In complex calculus, one may compute powers – and other functions – for all negative or complex values of the argument. But it would lead to confusions and ambiguities and indeed, it's not needed.
Whenever the theory is stable, it's guaranteed that $\Delta$ in these d.r. integrals ends up positive. A typical value of $\Delta$ for Feynman-parameterized integrals is an example from a 4-point diagram (imagine 2 to 2 scattering)
$$ \Delta = m^2 - x(1-x)q^2 $$
Now, $m^2$ is positive because we don't have tachyons and $x(1-x)$ is between $0$ and $1/4$. The only risk how the second term could beat $m^2$ and make $\Delta$ negative is that $q$ is hugely timelike, with length over $2m$. But it really can't happen because $q$ is the sum of two external momenta. Timelike $2m$ length is really the maximum and in most cases, $q$ will end up shorter or spacelike. The UV region we're integrating corresponds to very long spacelike $q$ (all directions in the Euclideanized spacetime are spacelike) for which $\Delta$ is high and positive because the spacelike vectors have negative signature above.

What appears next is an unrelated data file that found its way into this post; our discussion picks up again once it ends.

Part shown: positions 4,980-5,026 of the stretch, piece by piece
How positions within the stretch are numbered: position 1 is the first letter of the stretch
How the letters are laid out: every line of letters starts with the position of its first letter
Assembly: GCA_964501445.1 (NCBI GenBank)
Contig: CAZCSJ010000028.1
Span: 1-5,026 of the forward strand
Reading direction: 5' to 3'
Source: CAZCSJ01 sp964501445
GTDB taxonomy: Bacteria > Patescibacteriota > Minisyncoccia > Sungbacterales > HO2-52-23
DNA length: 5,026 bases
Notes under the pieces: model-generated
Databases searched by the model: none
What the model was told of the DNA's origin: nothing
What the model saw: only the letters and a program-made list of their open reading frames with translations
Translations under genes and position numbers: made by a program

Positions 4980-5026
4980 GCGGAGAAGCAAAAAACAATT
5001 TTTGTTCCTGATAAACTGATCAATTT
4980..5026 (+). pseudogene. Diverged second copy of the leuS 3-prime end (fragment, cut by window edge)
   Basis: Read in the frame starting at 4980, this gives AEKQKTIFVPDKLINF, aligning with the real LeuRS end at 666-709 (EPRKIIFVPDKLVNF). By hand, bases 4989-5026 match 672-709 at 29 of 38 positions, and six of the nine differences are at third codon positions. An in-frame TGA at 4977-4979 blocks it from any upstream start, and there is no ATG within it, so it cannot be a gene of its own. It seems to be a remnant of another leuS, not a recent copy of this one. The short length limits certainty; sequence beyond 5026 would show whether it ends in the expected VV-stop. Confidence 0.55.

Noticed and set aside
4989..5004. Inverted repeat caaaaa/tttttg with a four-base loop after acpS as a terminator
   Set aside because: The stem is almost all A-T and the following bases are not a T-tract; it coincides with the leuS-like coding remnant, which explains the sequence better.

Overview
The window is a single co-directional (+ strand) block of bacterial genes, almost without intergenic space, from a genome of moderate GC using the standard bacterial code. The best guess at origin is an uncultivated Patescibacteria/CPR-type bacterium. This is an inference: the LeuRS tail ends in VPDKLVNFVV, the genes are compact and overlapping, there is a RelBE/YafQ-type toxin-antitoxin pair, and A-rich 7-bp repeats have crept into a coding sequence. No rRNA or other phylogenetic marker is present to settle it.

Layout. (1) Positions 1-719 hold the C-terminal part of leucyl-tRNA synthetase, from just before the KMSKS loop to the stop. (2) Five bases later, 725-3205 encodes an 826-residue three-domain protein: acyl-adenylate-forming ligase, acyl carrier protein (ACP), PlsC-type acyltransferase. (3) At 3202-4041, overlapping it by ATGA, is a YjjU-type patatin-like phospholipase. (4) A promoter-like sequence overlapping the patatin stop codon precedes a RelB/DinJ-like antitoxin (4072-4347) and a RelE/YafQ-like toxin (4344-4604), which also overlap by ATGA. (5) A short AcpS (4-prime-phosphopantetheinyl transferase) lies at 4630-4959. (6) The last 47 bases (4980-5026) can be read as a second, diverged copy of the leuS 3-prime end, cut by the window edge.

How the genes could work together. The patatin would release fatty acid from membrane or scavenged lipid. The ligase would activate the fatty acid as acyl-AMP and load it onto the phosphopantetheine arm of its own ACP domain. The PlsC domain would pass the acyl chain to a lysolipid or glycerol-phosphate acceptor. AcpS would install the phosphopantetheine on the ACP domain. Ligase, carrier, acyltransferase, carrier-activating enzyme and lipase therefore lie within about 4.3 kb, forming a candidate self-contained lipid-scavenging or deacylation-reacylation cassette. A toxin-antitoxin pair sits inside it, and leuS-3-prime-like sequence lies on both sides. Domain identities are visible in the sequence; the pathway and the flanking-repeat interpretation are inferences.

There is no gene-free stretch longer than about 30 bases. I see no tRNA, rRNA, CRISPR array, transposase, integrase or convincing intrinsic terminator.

I can't provide you with a general proof (it may be easy, however) but I am pretty sure that the negative-$\Delta$ problem doesn't arise in any loop diagrams.
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